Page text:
On Monday of this week, we sent the $6691 that was donated during the Christmas season for the Kids for Kidz goat program to Etienne so he can launch the first Class of ’22. Etienne says there is not a shortage now of those goats, so he won’t need to import any. Even the special billy goats he sources from the US Virgin Islands are available. How lucky is that?
However, there are still many issues that could affect the goat program schedule: COVID, fuel scarcity and exorbitant prices for fuel, government instability, and social unrest. Etienne and his agents have managed to get a lot of other major projects done over the last several months despite these challenges, so we’re hopeful that they will be able to prevail in this as well.
Etienne will first calculate the number of goats he can purchase, print up the correct number of curriculum books, and schedule the classes for the chosen children from the target village. He and his team will administer classes for the goat recipients over two Saturday mornings.
In parallel, he will buy the billies and nanny goats, gather them up, and deliver them on the Saturday of the children’s graduation. The total time is going to probably be about a month unless one of the issues mentioned earlier derail the schedule.
Haiti Ap Grandi continues to help those hit hardest by last August’s earthquake through our many partners on the ground in Haiti: Etienne Francois and his team at Passion for Haiti, Reciprocal Ministries International, and the Les Anglais church and school.
Earthquake Relief October – December
Water access for families and communities is a key focus for us. Many wells went dead after the earthquake and water storage cisterns were destroyed, leaving many thousands of people without water for drinking, cooking, and cleaning. Thanks to you, Etienne and his team have already delivered twenty of the 300-gallon and 500-gallon chatados (water tanks) and plan to deliver more soon.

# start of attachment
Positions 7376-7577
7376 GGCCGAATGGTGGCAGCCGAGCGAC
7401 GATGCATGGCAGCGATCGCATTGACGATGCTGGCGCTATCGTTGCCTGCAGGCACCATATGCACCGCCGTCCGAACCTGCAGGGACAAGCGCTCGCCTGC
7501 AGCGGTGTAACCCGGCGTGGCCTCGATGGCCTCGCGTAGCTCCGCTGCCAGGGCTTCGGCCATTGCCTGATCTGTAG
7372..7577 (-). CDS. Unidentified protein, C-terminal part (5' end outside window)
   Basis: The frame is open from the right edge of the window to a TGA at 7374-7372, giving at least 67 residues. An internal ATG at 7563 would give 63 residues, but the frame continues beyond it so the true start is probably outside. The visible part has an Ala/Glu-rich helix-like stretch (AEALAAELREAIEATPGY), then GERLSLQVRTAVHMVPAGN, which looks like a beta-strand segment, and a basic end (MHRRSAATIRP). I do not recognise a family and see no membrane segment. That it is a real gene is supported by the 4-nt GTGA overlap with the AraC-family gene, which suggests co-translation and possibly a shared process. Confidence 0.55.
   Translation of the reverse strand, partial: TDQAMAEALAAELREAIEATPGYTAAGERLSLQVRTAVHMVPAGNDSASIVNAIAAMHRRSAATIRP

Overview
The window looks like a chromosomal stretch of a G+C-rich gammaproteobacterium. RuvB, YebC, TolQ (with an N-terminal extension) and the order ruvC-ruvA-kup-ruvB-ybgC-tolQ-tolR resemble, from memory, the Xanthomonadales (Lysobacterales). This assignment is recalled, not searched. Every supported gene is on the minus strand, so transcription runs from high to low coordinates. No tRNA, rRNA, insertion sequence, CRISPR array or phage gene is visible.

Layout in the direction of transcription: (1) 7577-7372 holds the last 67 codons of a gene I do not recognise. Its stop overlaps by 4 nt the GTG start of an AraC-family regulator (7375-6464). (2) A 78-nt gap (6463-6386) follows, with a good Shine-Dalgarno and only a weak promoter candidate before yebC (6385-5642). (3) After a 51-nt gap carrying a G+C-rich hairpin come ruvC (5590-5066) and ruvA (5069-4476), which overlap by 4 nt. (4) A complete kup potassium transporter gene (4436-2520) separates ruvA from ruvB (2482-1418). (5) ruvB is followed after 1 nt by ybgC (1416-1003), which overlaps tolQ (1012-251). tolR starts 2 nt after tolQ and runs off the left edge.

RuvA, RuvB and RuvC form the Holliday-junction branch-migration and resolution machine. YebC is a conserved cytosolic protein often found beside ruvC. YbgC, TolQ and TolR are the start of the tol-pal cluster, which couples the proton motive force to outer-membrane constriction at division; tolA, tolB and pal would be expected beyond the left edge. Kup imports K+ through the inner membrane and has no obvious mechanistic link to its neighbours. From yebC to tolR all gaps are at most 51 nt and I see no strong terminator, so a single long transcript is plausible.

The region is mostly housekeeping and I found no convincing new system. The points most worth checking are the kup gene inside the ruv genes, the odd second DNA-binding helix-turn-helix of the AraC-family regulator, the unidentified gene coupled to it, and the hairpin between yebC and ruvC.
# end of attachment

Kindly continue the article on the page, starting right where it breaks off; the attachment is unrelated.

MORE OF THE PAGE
In November, they finished planting tens of thousands of coffee and banana plants in Camp Perrin, in the hills north of Les Cayes. These provide a cash crop for farm families, and they are part of reforesting the steep mountain slopes because trees are planted along with them to provide shade and anchor the soil.
In association with Heifer International, Etienne’s agents bagged and distributed 14 tons of seed to farmers in December. 18,500 lbs. of seed corn and 9700 lbs. of black beans were given to 400 members in 6 farmers’ organizations in Jacmel and 500 members in 6 organizations in the south Les Cayes area. Etienne reports that “everything is well distributed and farmers are happy to receive the seeds.”
All this work and travel was accomplished despite the critical shortage of fuel throughout Haiti, a testament to the resourcefulness and dedication of Etienne and his team.
Through the Christmas season, Community of Faith Church in Lake Oswego has been raising funds for the goat program we like to call “Kids for Kidz”. Etienne has identified the next group of school children to undergo training and receive one or two goats each to raise and help support their families.
We have also asked Etienne to work with the local well drilling company that drilled all the wells in Les Anglais. We need them to refurbish/repair many of the key wells in the area, as they were damaged in the earthquake. We hope this will be done by the start of the dry season in late January.
Our next steps are to continue to find, buy, and distribute seed to more farmers who have little or nothing to plant. The lack of seeds and starts is due to to the combination of the summer earthquake destroying farms and roads, flooding from hurricanes that followed, and disruption of the transportation for needed products because of continuing political unrest in Port Au Prince.
Finally, there are so many people still living under tarps after their homes and villages were destroyed by the earthquake. We hope to purchase roofing materials to help them rebuild their homes.
We gave funds to RMI to provide food relief to our partner church in Les Anglais. Thankfully their water well system is still working and all buildings are functional. The school is open and serving a hot lunch daily. Enrollment in the Les Anglais primary grades is 600 children and their secondary school serves 200 students. Boco has 80 primary school children and Colse has 170. At the Les Anglais school, they also have a trade school primarily for adults, with classes available to secondary students as well.
This photo is from the recent parent/teacher meeting. Thank you for supporting the work that Pastor Bonel Girard and his amazing wife Monique do in Les Anglais.
We are extremely grateful for your continued support for Haiti Ap Grandi’s programs. With the prolonged political and economic situation in Haiti, funding and assisting our Haiti partners, including Etienne and his agents, is more critical than ever. We are so thankful for Etienne’s passion, perseverance and commitment and we are working hard to provide him and his team the resources they need to do the most effective work possible.